Last August, Clare Britt and Lauren Adams sat in sweltering darkness in the back of a converted bread truck as full-color images of Raleigh buildings and streets appeared on a photographic easel. There was no movie projector or video player, only a small pin hole lens punched in the wall of the vehicle through which light from outside refracted. What the two women had done was turn the truck into the simplest and earliest kind of camera--a camera obscura. The work from that summer day makes up the photo-a-go-go show at Rebus Works in downtown Raleigh.
Artists and astronomers since at least Aristotle have known of the effect captured by the camera obscura. By the 17th century, artists like Jan Vermeer had constructed portable box devices used as drawing aids to correct perspective, and in the 19th century, large camera obscura rooms were built for public entertainment. In this era of digital imagery and the cinema and computer screen, it's easy to forget that this is all a photographic image is--the traces of a play of light in a darkened room.
Over the last four years, fabric design/installation artist Lauren Adams and photographer/sculptor Clare Britt have constructed four site-specific camera obscuras in North Carolina to photograph Andy Goldsworthy-esque earthwork/sculptural performances. Using a truck (owned by David Justus) for their latest project allowed them to explore the possibilities of work with a moveable camera. In addition to a display of large-scale prints and paper negatives, photo-a-go-go includes video documentation of the transformed truck-as-sculpture/camera and its travel around town, a collage display of selected prints, and a process journal giving insight into the collaboration.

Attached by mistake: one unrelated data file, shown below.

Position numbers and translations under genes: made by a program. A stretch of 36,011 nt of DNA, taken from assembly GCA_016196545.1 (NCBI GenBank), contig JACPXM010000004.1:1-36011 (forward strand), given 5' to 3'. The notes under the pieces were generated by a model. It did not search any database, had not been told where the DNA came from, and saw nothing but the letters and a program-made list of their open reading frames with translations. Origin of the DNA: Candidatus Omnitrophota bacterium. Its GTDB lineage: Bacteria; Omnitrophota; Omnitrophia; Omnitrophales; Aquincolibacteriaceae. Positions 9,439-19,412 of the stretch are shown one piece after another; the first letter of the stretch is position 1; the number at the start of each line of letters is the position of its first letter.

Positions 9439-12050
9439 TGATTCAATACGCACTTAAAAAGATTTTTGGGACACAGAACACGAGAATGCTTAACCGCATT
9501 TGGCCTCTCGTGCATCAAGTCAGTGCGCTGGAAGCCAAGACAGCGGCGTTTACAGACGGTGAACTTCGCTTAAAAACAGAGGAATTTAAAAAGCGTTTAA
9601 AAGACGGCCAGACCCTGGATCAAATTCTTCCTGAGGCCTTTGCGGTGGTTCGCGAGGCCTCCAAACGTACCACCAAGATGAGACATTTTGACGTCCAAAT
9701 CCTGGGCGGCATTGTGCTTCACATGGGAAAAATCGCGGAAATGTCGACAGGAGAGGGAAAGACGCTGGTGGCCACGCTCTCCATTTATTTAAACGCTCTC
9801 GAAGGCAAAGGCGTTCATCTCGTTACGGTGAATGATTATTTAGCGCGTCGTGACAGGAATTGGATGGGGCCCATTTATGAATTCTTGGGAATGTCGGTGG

Given the limited subject matter available to a site-specific camera obscura, it's easy to see why Adams and Britt wanted to make a moveable version. However, in aesthetic terms, portability introduced new problems. Photography is always haunted by time--the image catches a moment that is always already gone. Their earlier site-specific projects explored the intersection of time and image by documenting impermanent earthworks. The temporary camera added to the overall projects by capturing the process of sculpted change.
The moveable camera brought new challenges as the subjects available to Britt and Adams--a whole world of images--were less under their control. They selected landmark architecture in Raleigh, hoping to capture evidence of change and transformation. However impermanent, buildings and streets are far more fixed than the temporary sculptures. Hence, one of the tradeoffs of the current show is that the documentation of change occurs more at the conceptual than visual register; the story of time is read in the juxtaposition of Victorian house and neo-metal skyline, in the graveyard, but the change revealed has already occurred and the images themselves are relatively static.
That said, the images stand on their own in formal terms with rich contrast and tone, and are good examples of the effects of the long exposures used with a camera obscura. These last include the elision of any fast moving elements (cars, people, birds) so as to produce a curiously emptied and iconic world, as well as blur and ghost effects produced by the movement of more static elements like waving grass or a momentarily stopped car. These subtle dislocations work against the tendency toward the iconic that haunts this show, and open up gaps to interrogate conventions of seeing and representation.